Everyday Architecture

Watertower


Like something straight out of War of the Worlds, this reinforced concrete water tower was built in the 60s, just when the surrounding housing estate was being built. This massive, monument-like structure’s job was to provide water for housing developments in Menzieshill and Charleston.

The watertowerIt is perched on long, tall legs called ‘piloti’, that splay outwards and taper upwards, that make it look either slightly like a rocket or a jellyfish, depending on your preference! It has been built tall enough so that it can supply water without using power. Instead of using an electronic pump, the water pressure is produced by the elevation of the water above ground and good old gravity.

Reinforced concrete water towers like this one were an important and regular feature of large housing developments, especially ones on hills, with the 1950’s seeing many similar projects underway across the country. The Menzieshill tower, on Yarrow Terrace, was designed by the Corporation Water Department and work began on building it in 1961. The plan was that the tower would provide water for 1750 houses, where about 6000 people would live, to do this it needed to hold 160,000 gallons (730,000 litres) of water. On average, in the UK, each person uses about 55,000 litres of water a year, so between us, we need a fair bit of the stuff! The Lord Provost opened this water tower on 5 September 1963 and it is still in use today.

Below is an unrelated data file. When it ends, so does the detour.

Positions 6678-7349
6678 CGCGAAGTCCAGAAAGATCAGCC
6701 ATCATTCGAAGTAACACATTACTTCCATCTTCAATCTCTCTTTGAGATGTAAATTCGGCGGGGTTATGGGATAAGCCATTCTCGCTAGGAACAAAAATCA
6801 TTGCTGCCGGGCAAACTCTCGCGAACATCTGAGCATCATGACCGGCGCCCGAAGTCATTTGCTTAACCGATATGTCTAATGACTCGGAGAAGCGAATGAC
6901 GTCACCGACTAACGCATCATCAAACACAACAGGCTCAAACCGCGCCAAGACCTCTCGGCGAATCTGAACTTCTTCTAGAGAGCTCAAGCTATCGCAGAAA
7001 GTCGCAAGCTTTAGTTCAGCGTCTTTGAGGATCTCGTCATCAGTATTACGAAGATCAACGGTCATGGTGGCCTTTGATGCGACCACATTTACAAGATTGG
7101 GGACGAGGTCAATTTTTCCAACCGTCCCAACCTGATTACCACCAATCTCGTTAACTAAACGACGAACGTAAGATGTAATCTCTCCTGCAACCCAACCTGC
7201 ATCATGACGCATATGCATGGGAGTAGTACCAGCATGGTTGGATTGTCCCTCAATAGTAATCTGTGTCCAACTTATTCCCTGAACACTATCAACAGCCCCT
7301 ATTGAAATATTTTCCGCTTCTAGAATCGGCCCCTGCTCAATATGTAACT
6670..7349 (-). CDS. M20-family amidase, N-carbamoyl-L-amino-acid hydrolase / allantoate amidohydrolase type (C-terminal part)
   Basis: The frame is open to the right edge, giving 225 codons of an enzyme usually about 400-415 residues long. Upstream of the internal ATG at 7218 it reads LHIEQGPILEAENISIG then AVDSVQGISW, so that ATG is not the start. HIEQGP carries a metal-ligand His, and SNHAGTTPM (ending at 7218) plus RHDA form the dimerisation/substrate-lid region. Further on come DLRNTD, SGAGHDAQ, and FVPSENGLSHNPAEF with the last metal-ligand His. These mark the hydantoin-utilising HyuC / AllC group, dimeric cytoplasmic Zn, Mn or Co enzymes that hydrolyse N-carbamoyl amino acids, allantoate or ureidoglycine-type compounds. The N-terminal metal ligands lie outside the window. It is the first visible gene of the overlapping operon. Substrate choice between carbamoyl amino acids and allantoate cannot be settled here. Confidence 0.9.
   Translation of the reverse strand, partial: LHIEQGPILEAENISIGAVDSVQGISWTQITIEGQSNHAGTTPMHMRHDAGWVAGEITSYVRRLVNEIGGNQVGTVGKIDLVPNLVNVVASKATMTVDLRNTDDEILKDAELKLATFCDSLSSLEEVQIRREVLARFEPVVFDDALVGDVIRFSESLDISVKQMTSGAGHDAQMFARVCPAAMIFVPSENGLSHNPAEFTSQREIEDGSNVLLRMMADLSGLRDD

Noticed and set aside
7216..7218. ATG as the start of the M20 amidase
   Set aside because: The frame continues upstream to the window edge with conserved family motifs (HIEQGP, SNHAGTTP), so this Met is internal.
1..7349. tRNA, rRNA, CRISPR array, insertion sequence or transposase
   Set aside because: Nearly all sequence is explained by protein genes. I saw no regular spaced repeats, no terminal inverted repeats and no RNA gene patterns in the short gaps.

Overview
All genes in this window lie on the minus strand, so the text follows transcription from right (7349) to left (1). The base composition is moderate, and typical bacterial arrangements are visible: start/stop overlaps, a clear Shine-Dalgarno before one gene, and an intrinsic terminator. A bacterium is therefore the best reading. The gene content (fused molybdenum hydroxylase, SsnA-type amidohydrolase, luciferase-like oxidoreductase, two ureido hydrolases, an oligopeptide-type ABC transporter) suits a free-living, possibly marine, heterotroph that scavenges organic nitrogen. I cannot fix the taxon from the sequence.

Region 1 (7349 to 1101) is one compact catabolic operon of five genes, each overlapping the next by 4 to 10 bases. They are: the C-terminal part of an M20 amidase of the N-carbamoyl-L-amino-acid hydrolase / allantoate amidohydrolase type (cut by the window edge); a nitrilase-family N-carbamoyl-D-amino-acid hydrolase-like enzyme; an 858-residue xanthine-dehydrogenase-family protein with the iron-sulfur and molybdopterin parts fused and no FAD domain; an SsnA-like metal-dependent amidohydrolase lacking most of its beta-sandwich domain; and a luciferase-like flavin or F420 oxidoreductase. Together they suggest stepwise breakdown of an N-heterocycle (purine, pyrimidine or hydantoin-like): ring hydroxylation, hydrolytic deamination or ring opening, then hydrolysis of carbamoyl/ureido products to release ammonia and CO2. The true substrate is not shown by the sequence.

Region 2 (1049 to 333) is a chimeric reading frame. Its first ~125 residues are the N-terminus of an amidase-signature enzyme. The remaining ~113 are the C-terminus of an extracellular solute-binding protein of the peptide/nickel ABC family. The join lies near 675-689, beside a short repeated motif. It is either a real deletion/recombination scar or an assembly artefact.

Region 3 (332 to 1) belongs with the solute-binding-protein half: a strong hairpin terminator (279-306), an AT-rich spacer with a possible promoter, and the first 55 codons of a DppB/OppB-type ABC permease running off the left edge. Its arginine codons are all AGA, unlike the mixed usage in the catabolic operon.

Not just an interesting structure to look at and a handy way of keeping a lot of people watered, this spot also doubles as a Pokemon gym, you’ll know what that means if you’ve ever played Pokemon Go!

Research by Stephanie Crowe
Words by Poppy Jarratt
Illustration by Dana Ulama